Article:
Finding and Using Research Evidence to Inform Decision-making in Health Systems and Organizations Canada-flat-icon

$2480, 17-21 October, McMaster University

For interested individual policymakers, stakeholders and researchers, the McMaster Health Forum is offering regular in-person training workshops twice per year, in April and in October. Each workshop consists of a combination of online instruction and five days of in-person workshop in Hamilton, Ontario, Canada.

Understanding Dementia MOOC

FREE, 9-week course

The University of Tasmania’s Massive Open Online Course (MOOC), Understanding Dementia, is an easily accessible 9 week online course that builds upon the latest in international research on dementia. It’s free and anyone can enrol.

Cochrane Standard Author Training Workshop Canada-flat-icon

$350, 23-25 November, Edmonton AB

Take this 2.5-day session to learn the basic skills of conducting a Cochrane review. Topics include protocols, setting your question, literature searching, study selection, assessing bias, data and analysis, formulating conclusions, and a hands-on session with the Review Manager software.

EXTRA: Executive Training Program Canada-flat-icon

Canadian Foundation for Healthcare Improvement (CFHI), Montreal QC

The call for applications for EXTRA 2017-2018 (Cohort 13) opens October 13, 2016. EXTRA: Executive Training Program is a 14-month fully bilingual improvement fellowship – the only one of its kind in Canada. EXTRA: Builds the capacity of organizations to achieve and sustain improvement; Enhances the capacity of teams of existing and emerging leaders to accelerate improvement; Creates a pan-Canadian community of leaders dedicated to improvement.

‘Real-World’ Evaluation: Ten Key Principles for Evaluating Complex Health and Social Interventions (previously EPTOCI)

£575, 18-19 Oct, The University of Sheffield UK

The course will mix theory and practice, and give broad perspectives drawing on the participants’ own work and evaluation needs. Participants will be introduced to complex situations, complex interventions and innovative evaluation methodologies (e.g. theory-driven approaches, Realist Evaluation, & Developmental Evaluation).

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Research collaboration between universities and industry: Five practical principles to make it work (UK)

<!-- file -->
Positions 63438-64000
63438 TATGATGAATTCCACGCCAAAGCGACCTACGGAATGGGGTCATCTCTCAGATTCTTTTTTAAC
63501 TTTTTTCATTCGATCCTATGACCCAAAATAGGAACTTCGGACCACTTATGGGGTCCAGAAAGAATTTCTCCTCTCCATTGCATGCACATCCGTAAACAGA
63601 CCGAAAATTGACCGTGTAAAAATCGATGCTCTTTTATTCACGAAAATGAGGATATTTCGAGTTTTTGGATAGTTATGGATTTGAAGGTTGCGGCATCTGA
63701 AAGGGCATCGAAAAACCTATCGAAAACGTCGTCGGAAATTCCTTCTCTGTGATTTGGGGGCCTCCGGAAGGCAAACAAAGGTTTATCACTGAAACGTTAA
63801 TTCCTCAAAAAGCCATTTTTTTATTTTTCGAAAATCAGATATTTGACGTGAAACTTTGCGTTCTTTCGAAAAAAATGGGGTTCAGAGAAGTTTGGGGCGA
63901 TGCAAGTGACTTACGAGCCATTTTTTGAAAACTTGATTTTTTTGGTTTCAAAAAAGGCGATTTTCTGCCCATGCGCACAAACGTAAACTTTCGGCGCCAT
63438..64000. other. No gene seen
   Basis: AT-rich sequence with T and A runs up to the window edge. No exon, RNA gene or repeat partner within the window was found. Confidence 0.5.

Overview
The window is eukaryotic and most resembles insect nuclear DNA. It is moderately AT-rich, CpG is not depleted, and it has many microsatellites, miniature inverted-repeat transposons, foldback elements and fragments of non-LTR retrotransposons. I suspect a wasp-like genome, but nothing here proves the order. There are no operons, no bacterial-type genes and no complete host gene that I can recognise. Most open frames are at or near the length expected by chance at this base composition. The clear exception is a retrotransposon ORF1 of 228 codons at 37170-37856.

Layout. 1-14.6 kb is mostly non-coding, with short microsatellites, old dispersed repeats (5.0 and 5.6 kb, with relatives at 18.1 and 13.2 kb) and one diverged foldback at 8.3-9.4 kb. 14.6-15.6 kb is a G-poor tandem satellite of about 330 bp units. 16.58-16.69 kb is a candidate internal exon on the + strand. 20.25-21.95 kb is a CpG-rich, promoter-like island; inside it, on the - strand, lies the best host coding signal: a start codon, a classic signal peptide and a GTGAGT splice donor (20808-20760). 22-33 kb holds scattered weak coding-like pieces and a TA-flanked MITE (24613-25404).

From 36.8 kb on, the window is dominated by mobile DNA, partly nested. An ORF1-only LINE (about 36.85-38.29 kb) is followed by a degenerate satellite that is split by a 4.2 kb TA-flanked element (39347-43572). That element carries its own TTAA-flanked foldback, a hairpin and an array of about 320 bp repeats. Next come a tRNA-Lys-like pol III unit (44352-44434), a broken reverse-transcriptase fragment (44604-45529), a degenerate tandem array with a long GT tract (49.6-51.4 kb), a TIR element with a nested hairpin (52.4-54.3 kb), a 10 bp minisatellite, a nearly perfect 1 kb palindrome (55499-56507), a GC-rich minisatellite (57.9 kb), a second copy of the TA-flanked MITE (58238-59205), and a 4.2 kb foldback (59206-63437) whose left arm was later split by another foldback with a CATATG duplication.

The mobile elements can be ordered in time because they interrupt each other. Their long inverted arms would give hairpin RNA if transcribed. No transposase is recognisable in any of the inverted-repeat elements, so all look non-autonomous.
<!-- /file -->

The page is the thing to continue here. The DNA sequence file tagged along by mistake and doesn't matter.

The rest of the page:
Ana Isabel Canhoto and Sarah Quinton discuss how social features, material characteristics, and the attributes of the individuals engaged in research collaboration can support the success of a collaborative research project.

Most Sick, Aging Americans Live Far From In-Home Care (US)

At least 2 million Medicare beneficiaries are homebound, compared to fewer than 2 million beneficiaries who receive care in nursing homes, the researchers said. Yet, seven times more primary-care providers visited nursing homes than patients at home during the two-year study period.

Dementia Rates are Slowing, but Alzheimer’s Cases Continue to Rise (US)

A large new study found that although cases of Alzheimer’s are still increasing at an alarming rate, the rate of increase appears to be slowing. The findings suggest that higher levels of education and heart-healthy lifestyle measures may be helping to perhaps prevent, or at least delay, the onset of dementia.

Japanese City Takes Community Approach To Dealing With Dementia

Yamamoto volunteers with Matsudo’s Orange Patrol. The organization’s formal name in Japanese — Olenji koe kake tai — translates awkwardly into English as “Troop that calls out to the elderly.” But the name accurately describes what the members do. Yamamoto says that just a simple, “Hello, what a nice day,” can tell you if someone is OK or needs help.

Protect your brain against Alzheimer’s disease (US)